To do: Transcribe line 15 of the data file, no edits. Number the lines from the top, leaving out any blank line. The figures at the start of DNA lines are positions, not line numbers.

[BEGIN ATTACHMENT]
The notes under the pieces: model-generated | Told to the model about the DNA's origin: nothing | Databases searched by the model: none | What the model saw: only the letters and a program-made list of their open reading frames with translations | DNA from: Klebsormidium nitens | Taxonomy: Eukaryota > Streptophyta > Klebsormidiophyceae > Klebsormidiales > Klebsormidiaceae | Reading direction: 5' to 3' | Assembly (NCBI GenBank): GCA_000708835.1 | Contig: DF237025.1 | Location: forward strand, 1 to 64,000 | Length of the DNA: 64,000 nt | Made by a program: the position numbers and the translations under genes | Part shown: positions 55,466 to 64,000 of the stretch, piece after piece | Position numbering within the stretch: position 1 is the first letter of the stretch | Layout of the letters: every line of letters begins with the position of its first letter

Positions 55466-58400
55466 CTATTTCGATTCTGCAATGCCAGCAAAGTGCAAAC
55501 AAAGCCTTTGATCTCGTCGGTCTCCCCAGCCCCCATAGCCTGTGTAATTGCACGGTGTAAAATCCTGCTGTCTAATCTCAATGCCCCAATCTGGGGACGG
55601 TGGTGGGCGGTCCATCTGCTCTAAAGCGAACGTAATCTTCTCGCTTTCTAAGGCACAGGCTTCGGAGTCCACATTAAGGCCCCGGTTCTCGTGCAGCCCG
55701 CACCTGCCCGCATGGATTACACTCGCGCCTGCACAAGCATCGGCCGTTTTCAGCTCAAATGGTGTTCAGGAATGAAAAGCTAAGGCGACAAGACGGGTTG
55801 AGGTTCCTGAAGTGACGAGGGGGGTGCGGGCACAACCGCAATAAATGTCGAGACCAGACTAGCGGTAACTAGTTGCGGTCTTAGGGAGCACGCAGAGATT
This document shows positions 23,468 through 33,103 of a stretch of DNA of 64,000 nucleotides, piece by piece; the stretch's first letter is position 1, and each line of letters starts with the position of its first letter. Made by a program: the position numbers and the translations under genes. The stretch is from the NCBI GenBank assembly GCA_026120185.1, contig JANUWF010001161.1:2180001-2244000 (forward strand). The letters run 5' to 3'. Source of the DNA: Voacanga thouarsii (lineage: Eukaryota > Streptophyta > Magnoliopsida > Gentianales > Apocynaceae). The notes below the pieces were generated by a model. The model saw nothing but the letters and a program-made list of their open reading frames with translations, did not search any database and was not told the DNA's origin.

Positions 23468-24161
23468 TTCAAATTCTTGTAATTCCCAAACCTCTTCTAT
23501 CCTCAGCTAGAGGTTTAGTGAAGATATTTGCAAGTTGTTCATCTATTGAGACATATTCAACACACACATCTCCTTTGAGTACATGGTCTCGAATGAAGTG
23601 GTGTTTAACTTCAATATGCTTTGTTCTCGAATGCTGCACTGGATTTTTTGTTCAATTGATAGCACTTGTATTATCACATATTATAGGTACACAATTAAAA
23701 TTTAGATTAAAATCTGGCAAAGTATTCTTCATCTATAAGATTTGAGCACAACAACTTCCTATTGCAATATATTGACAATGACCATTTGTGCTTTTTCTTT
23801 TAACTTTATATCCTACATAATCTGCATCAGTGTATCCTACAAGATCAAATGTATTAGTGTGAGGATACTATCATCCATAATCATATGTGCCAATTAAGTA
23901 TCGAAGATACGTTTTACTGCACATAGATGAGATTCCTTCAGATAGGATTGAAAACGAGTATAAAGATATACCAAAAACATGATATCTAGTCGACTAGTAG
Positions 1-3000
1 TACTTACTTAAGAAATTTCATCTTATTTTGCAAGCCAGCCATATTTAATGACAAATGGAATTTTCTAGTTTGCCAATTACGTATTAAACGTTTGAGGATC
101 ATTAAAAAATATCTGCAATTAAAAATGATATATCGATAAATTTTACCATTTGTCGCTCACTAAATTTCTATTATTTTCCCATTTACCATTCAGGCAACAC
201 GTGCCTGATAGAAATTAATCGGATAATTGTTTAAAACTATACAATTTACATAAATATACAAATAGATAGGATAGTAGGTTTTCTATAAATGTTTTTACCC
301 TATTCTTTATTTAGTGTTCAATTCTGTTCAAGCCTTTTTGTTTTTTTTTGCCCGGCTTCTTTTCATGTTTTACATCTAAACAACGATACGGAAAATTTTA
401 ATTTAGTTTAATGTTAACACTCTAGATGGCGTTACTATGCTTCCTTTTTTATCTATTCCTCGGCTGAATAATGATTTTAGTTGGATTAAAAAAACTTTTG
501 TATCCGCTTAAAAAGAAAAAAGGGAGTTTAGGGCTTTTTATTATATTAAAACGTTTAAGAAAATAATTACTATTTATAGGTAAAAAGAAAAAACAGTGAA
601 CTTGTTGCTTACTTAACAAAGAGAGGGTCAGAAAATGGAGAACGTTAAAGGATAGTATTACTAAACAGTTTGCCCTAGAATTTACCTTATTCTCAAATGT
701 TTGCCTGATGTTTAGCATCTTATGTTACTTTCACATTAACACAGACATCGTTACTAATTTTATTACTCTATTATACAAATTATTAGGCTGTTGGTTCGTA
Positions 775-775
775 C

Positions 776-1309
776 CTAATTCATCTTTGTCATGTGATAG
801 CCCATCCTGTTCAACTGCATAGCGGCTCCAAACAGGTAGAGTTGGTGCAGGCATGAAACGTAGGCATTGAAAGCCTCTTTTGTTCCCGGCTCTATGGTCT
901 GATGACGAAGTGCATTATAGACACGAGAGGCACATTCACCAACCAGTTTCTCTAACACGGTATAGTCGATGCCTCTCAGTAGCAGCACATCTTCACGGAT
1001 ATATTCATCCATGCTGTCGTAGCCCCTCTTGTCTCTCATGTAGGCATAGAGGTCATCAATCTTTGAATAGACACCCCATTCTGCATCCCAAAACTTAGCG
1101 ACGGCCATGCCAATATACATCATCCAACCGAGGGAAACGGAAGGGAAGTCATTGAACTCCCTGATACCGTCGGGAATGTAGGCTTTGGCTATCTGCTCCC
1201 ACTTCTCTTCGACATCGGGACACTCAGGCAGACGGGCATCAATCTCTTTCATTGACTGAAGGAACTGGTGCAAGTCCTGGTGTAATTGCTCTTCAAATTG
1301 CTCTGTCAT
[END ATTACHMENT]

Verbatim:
23901 TCGAAGATACGTTTTACTGCACATAGATGAGATTCCTTCAGATAGGATTGAAAACGAGTATAAAGATATACCAAAAACATGATATCTAGTCGACTAGTAG